Despite the improvement in the food security, still 4.6 million people in Nepal are food-insecure, with 20 % of households mildly food-insecure, 22 % moderately food-insecure, and 10 % severely food-insecure (NDHS, 2016). Households in rural areas of the country—where comparatively higher proportion of poor reside and food prices tend to be higher—are more likely to be food-insecure. Compared to urban areas (9 percent) higher proportion of households in rural areas (12 percent) are severely food insecure (NDHS, 2016). Rural areas particularly in the remote and low productive areas are more food insecure where rain- fed subsistence agriculture is more pervasive. The lowest cost nutritious diet is more than twice as expensive as a diet that meets only energy needs (NPR 348 for nutritious diet vs NPR 141 for energy only diet). According to 2021 Fill the Nutrient Gap (FNG) analysis Report, 22 % of the household wouldn’t be able to afford lowest cost nutritious diet. Moreover, access and cost of these nutritious foods differ widely across Nepal. Access to nutritious foods is unequal with lower availability and higher prices in the mountain areas compared to the rest of the country.

Nepal Living Standard Survey 2011 found that 38 % of Nepali people are living with less than the minimum daily requirement of calories required for a healthy life. A significant disparity prevails between ecological zones, provinces, and the rural-urban divide. Compared to Terai (24 percent), the population living with insufficient calorie intake is higher in hilly (36 percent) and mountainous (38 percent) areas. Moreover, the diets of Nepali children aged 6–23 months are largely suboptimal: just 31 percent receive a minimum acceptable diet (NMICS, 2019). Further, the proportion of children aged 6–23 months receiving the minimum acceptable diet is lowest in the Terai, even though this is the country’s most agriculturally productive region. In addition, by ecological region, hilly and mountainous areas are worst hit by food insecurity and insufficient calorie intake.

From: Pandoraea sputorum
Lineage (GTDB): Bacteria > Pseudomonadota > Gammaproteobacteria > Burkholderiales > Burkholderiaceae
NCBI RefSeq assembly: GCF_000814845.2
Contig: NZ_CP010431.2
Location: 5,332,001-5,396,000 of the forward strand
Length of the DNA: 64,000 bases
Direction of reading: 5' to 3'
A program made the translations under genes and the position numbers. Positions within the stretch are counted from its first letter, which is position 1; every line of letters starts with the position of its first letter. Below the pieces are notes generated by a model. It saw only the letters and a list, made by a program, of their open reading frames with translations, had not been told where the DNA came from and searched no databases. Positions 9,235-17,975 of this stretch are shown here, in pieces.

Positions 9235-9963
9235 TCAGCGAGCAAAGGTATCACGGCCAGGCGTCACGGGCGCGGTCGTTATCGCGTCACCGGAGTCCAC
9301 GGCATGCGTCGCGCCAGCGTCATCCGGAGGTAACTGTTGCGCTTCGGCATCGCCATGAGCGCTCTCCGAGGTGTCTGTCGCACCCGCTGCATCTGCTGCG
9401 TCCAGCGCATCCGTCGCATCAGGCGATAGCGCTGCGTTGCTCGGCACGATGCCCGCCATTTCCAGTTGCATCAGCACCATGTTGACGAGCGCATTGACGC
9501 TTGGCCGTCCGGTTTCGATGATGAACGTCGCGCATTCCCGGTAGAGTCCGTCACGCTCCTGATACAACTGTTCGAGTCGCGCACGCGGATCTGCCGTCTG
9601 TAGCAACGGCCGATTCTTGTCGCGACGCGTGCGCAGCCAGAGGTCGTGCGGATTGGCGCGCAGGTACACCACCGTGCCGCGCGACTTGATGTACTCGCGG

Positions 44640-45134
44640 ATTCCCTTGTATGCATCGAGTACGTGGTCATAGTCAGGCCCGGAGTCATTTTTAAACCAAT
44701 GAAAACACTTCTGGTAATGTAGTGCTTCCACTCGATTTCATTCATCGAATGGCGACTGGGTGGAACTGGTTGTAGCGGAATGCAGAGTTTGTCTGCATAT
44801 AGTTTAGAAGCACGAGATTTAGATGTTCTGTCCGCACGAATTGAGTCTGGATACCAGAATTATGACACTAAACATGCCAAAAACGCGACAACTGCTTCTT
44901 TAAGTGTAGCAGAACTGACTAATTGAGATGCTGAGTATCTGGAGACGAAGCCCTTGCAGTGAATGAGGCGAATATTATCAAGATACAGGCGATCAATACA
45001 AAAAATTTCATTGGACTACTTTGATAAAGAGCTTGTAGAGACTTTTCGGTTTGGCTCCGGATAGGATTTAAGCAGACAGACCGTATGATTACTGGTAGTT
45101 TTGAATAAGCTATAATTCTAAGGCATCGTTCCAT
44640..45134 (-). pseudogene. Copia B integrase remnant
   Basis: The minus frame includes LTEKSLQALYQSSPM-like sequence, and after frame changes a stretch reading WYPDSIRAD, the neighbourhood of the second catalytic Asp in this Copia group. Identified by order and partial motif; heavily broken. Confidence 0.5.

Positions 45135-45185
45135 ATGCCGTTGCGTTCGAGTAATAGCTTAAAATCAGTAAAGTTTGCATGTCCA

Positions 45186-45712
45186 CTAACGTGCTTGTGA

National surveys over the past decades have consistently demonstrated high levels of child undernutrition plaguing the country. Nepal Demographic Health Survey 2022 has reported that 2% of the Nepali children under five years were stunted (too short) and 8 percent were wasted (too thin) reflecting the extent of chronic and acute undernutrition respectively. According to Nepal Demographic Health Survey 2022, 43 percent of the children aged 6-59 months and 34 percent of the women aged 15-49 are anemic. With the implementation of MSNP, between baseline year 2011 and 2022, Nepal has made mixed progress on the achievement of the World Health Assembly’s (WHA) 2025 and SDG 2030 target (Table 1). There has been a large reduction in the prevalence of childhood stunting (short height for age) in Nepal in recent years; a reduction for under 5-year-old from 57 % in 2001 to 22 % in 2022 (Figure 2). There have been notable improvements in stunting (WHA target 1), childhood wasting (WHA 6) and childhood overweight (WHA 4). The overview of the nutrition status in Nepal against the global and national targets is illustrated below (Table 1).